Indian regulator delivers first of its kind warning on common ownership in its Uber, Ola decision
22 June 2018. By Phoebe Seers.
A recent decision that Uber and a local competitor in India, Ola, have not fallen foul of abuse of dominance provisions in the country's competition law would be of little significance were it not for the fact that India’s competition regulator took the opportunity to deliver its first warning ever that common investors are on its radar.
The Competition Commission of India, or CCI, said the information before it did not yet warrant an in-depth investigation, but it would not waste a second in bringing another round of proceedings if evidence of any interference by a common investor — particularly SoftBank — were to come to light.
The regulator also suggested that Uber and Ola might want to consider putting Chinese walls in place to safeguard against information leaks that could compromise competition.
Referring to investments by Japan's SoftBank in both ride-hailing firms, the CCI warned that “the market dynamics post common investments is yet to fully effectuate…i.e whether the common ownership has translated into control.”
“Needless to mention, the Commission shall not hesitate to take action…at any point of time in future wherein [Uber and Ola] are found to be competing less vigorously consequent to any interference by the common investors in the management decisions.”
The decision, published Wednesday, concerns abuse of dominance proceedings brought by a local ride-hailing taxi firm, Meru Cab Company, against Uber Technologies and its Indian unit, and ANI Technologies, widely known as Ola.
They are by far the largest players in the Indian market, together accounting for more than 95 percent of the market for radio-taxi services in Chennai, Kolkata, Mumbai and Hyderabad.
The case against the two companies failed, not least because neither was “dominant,” but the CCI wasted no time in using an allegation that Ola and Uber are “dominant as a group owing to common investors” as an opportunity to make it clear that the issue of common investors is a cause for concern.
The CCI described common ownership as a situation where large institutional shareholders, such as investment funds, foreign wealth funds and pension funds, hold minority stakes in many companies that are active in the same market. It said recent research had shown that common investors had led to higher prices in the airline and banking industries.
The concern with common ownership is that it may imply a reduction in the incentives for companies to compete.
In the case against Uber and Ola, SoftBank emerged to be an “active investor” with a significant stake in both firms, the CCI said. Although it is a minority shareholder, it “has the ability to exercise material influence over them.”
The regulator described SoftBank’s preference for investing in startups that “have the potential to dominate an industry” as a “bias” and said it made “lumpy investment in competing firms” and may have more voice in management, which “needs to be monitored carefully.”
There are at least four common investors in Uber and Ola, namely, SoftBank, hedge-fund Tiger Global, Sequoia Capital and Didi Chuxing, China's largest ride-hailing business.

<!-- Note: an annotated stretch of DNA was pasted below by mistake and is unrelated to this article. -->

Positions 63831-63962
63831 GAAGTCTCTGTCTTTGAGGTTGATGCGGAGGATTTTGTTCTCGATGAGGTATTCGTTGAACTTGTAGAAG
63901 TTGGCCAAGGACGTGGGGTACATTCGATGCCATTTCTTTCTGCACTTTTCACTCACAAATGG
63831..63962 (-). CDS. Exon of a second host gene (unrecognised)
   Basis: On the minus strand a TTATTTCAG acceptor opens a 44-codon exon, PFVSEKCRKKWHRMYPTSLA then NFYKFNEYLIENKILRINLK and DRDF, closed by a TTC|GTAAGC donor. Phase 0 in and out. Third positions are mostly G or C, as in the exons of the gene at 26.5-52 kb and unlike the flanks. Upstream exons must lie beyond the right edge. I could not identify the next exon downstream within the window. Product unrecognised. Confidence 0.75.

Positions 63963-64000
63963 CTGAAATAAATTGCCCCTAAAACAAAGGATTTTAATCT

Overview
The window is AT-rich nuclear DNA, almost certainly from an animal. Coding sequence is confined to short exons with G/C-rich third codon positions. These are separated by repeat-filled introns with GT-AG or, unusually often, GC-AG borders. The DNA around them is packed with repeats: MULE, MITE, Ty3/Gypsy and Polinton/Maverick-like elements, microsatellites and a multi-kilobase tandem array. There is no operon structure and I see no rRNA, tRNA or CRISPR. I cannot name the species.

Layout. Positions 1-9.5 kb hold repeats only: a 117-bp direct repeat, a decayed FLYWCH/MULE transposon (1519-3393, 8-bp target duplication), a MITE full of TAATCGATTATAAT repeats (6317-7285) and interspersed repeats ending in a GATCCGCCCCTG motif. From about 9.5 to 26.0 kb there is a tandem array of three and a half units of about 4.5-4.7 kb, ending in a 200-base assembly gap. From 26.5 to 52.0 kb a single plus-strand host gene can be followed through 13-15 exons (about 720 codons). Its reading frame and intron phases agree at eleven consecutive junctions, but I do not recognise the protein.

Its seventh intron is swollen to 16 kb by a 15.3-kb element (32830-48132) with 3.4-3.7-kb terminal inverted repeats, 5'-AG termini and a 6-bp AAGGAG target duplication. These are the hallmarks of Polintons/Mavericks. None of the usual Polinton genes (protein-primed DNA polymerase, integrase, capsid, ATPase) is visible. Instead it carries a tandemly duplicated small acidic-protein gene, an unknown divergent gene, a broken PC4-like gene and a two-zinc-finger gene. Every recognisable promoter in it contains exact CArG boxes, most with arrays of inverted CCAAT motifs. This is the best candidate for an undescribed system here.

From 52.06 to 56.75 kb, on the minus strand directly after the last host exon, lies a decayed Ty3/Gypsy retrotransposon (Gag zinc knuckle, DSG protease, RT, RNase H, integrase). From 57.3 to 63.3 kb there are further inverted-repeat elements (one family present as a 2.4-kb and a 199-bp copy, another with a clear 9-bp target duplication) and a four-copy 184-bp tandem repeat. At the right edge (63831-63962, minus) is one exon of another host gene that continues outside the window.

SoftBank is reported to have a 25 percent stake in Ola and a 17.5 percent stake in Uber, making it Uber’s largest shareholder. It also has the right to appoint two directors to Uber’s board, while it already has two directors at Ola.
“Undoubtedly, there are apprehensions that common ownership may give rise to the possibility of efforts by or through the common investors to coordinate the decisions of competing entities to lower their risk and in doing so, dampen competition.”
“In addition, common ownership of firms with related and competing commercial interests may increase the risk of exchange of sensitive information which may facilitate price collusion or restrain capacity and volumes.”
However, the CCI acknowledges that as yet, there is no evidence on record to suggest that competition between them has been compromised because of the common investments, and in the absence of such evidence, it was not possible for the regulator to order an in-depth investigation.
In a warning shot, the CCI said it is aware that Uber and Ola are each other’s only effective competitor, and the degree of competition between them “may undergo a significant change, especially if the common investors try to control” the companies in ways that may “conflict with the interest of the firm or competition in the market.”
It will “keep a close watch” on the two companies and will “monitor whether safeguards/Chinese walls” are put in place to “ensure that competition is not compromised by the common investments.” At the moment, it is unclear how the CCI intends to do this.
The issue of common ownership, while currently being debated by regulators around the world, has not come up in India before.
A source, who did not wish to be named because his firm acts for both Uber and Ola in different matters, said it was baffling that the CCI said it could not find evidence that warranted an in-depth investigation: the CCI has power to compel that evidence, through a raid, if it wished. Possibly, the threshold that warrants an investigation has been set too high here, he said.
Also, rumors abound in the local media that Uber is planning a Southeast Asian style exit from the Indian market, in which case, Ola would be the likely acquirer. The CCI would not want that to happen, the source said. Although it might be too early to say that the CCI is seeking to pre-empt such a move, it would be difficult for the parties, if they did wish to merge, to ignore the warnings contained in the order, the source added.
Another source familiar with the informant, Meru Cab Company, said an appeal of the non-infringement finding against Uber and Ola was still being considered.